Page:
Fast foods have long employed the intentional act of designing their outlets such that you can see the process as your food gets ready, and they have been successful at it. Now that we don’t visit businesses and mostly interact with their digital products, imagine how we feel when we have that view from home. Everybody likes a reality TV show. It’s what makes Big Brother a massive hit. We all want to see behind the curtains and this type of content is sure to engage people now that they are spending more time-consuming media from the comfort of their devices. This is an opportunity to gain more trust with people who won’t visit but can have a peep into your work and feel even closer. An indirect path to this is employee advocacy. When people from within share stories about their work, they indirectly promote the brand in a way people can trust. So what should we do now? Mandate people to tweet about how they are enjoying their work? Surely not. The most effective examples are borne out of true desire and inspiration on the part of the employees. Hence the path to this begins with nurturing a great culture and having an actionable brand everyone feels they are a part of. One more thing is to ensure you have natural storytellers in the mix of your team members, especially outside your marketing team (assuming that’s surely consideration for marketing team members).

7. Explore identity in sound & motion

The scope of brand identity projects typically covers the brand positioning, personality/tone, logo, colours, typography, custom art style, as well as a set of other unique assets, and templates of how they all come together. Although businesses have been able to bring a consistent feel to life with these, the times require more. The most interactive forms of our media—motion and the sounds that come with it—hardly come with a signature of their own, for many brands. Leading brands like Mastercard are investing more in the less-talked-about dimension of sonic identity, and we can all already think about Milo, MTN, Nokia respectively when we hear certain sounds. If someone deletes a file on a Mac next to you, you don’t need to look up. Imagine your fintech product coming with its own unique sounds for certain actions. We should be seeing more of that this year, and in motion too. With a motion identity system, brands have something to guide how their motion graphics and videos come to life. The point is to explore how these engaging dimensions to content can help us bring our identity to life. As the world moves further towards virtual reality, the importance of sound and video increases and becomes more evident, and our visual identity elements will no longer suffice.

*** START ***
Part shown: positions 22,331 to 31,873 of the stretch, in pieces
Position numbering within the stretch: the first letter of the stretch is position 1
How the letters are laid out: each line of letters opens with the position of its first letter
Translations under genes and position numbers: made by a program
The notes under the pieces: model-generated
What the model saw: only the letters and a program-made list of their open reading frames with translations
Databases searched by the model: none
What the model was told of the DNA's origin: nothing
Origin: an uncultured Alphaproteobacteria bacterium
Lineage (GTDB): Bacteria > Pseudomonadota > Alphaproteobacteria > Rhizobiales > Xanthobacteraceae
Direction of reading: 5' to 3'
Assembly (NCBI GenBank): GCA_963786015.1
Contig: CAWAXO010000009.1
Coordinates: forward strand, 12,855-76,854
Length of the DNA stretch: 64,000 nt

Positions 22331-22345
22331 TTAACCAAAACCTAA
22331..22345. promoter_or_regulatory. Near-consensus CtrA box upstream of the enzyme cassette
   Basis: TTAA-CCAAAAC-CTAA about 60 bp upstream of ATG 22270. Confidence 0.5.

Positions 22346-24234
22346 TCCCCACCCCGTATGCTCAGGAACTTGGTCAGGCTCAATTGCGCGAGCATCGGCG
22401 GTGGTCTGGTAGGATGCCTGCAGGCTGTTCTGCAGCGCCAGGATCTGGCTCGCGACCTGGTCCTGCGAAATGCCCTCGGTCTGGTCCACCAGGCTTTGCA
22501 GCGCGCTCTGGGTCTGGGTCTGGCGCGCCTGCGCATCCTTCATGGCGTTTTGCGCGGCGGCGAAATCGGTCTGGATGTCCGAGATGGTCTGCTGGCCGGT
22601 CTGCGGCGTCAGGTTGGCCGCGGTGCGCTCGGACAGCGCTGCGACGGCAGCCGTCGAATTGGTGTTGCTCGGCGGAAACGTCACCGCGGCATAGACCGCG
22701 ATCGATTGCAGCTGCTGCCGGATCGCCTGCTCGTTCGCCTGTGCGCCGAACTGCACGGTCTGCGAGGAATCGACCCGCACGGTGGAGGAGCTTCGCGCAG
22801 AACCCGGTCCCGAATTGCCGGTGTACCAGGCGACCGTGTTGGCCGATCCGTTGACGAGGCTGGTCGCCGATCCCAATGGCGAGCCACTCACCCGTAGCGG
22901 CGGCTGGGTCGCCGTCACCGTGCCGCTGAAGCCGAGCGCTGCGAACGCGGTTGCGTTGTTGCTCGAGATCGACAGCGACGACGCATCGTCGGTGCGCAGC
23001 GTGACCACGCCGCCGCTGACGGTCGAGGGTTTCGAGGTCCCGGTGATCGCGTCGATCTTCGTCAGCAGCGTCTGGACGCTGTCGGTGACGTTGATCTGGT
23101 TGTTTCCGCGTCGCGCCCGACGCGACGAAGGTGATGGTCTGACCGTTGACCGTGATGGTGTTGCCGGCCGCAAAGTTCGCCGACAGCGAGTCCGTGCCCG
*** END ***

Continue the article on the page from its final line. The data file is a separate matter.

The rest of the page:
8. Review & update your guidelines

We have all had something to do with guidelines, either from the side of advocating that it should be completely adhered to or we are on the party wondering why the brand needs to stay “restricted” within so many borders. Whichever side we are on, we are right to some extent. Guidelines should be religiously followed, but yes brands should breathe and evolve. The perfect balance is to sometimes take the intentional step of reviewing and updating the design system and consequently, the brand guidelines. If there is any good time to do that, 2022 is. You have probably experienced so much change in the past few years that there is surely a lot to discuss and hence opportunities for a refresh. “Rebrands” do not always involve a change of the logo or name. Sometimes it’s a refresh of the visual identity system. In case you have not noticed, MTN recently redesigned its system of colour (a deeper yellow), typography, and composition style, among other things while retaining its logo. Sometimes it’s even way subtler than that but yes, an update is always a great idea.